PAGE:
Activists Say Chinese Embassy to Set Up Meeting With Dam Investors

The Chinese Embassy on Thursday accepted a petition calling for it to intervene in Chinese companies’ investment in three proposed hydropower dams and agreed to bring those companies to meet with villagers whose livelihoods would be affected by the dams, villagers said.

Two community leaders representing about 75,000 people from Stung Treng and Ratanakkiri provinces, where the dams would be built, were allowed inside the embassy, where they met with a representative of Ambassador Bu Jianguo and handed over the petition, they said.

“The man I met inside the Chinese Embassy to Cambodia claimed he was a representative for Ms. Bu Jianguo and he claimed that the Embassy would set up a meeting for us to meet with Chinese companies if the impacts on our livelihoods are going to be really serious,” said Torn Cheang, a representative of the communities that will be affected by the dams.

Studies by environmental groups show that the first of the proposed dams, the Lower Sesan 2 in Stung Treng, for which land clearing has already begun, would displace some 5,000 families and adversely affect the livelihoods of 100,000 more, who depend on the region’s fisheries.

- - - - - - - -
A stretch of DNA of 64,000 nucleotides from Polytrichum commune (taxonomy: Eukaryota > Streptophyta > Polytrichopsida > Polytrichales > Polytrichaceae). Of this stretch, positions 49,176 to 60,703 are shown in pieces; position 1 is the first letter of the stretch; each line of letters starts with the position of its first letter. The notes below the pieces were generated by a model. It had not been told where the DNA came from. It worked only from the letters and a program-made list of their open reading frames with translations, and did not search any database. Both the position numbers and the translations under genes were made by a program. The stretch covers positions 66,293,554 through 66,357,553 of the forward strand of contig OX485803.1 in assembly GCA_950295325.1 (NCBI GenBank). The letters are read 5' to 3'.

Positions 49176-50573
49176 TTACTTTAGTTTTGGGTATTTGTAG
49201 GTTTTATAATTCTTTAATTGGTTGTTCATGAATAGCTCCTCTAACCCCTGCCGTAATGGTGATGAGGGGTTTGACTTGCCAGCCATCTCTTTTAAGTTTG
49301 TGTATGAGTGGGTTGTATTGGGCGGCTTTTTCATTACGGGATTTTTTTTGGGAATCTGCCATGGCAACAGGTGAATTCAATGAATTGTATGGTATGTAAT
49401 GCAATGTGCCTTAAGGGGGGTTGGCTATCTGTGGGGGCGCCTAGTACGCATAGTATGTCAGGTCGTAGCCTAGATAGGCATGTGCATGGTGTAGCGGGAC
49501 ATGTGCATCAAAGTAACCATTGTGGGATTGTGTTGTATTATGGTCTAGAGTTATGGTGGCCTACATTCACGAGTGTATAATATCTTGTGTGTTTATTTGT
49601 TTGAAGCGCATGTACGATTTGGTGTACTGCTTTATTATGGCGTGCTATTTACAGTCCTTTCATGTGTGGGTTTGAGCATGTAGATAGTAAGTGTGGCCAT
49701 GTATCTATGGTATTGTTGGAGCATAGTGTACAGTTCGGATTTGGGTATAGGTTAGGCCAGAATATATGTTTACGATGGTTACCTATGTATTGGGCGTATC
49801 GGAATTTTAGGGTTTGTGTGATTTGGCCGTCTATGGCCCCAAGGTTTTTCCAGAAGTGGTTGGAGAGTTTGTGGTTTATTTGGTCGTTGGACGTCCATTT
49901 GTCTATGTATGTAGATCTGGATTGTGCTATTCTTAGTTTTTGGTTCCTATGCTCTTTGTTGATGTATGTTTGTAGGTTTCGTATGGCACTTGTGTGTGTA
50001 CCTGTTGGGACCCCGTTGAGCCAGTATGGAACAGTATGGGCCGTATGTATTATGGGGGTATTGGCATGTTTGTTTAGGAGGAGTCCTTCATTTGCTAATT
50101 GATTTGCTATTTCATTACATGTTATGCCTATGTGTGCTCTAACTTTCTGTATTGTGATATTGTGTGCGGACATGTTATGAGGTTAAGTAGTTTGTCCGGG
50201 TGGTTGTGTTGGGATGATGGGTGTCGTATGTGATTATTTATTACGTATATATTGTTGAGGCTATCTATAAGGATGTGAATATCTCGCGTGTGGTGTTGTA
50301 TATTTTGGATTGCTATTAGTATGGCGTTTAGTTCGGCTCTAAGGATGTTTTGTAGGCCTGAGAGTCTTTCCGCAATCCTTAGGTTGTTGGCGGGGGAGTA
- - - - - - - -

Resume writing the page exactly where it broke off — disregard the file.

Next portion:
The petition asks Ms. Bu to “kindly intervene with Hydrolancang [International Energy] company to reconsider its investment,” in the Lower Sean 2. It also asks that she ensure Chinese companies invested in the two Ratanakkiri dams “fully investigate the impacts and reconsider their investment.”

Those dams—the Lower Sesan 3, backed by Sinohydro Resources, and the Lower Srepok 3, backed by Huadin Hong Kong Co. Ltd.—will be built across Veun Sai, Taveng and Lumphat districts, and would also affect locals’ livelihoods.

Contacted Thursday, Lumphat district governor Kong Srun confirmed that a feasibility study been carried out for the Lower Srepok 3, and said that villagers were wrong to approach the Chinese Embassy.

“They should not have gone to bother the Chinese ambassador,” he said. “Because if the dam is approved for construction, the government will critically think about the environmental and social impacts,” he said.

In front of the Chinese Embassy, Phay Savuth, a representative of villagers that live along the Srepok River, said the dam was unnecessary.

“We don’t need hydropower dam since it will critically harm our livelihoods and traditional farmland,” she said.

“China is a powerful country, so if their ambassador intervenes in the Chinese companies’ investment, we will live free of harm.”

Officials at the Chinese Embassy could not be reached for comment.

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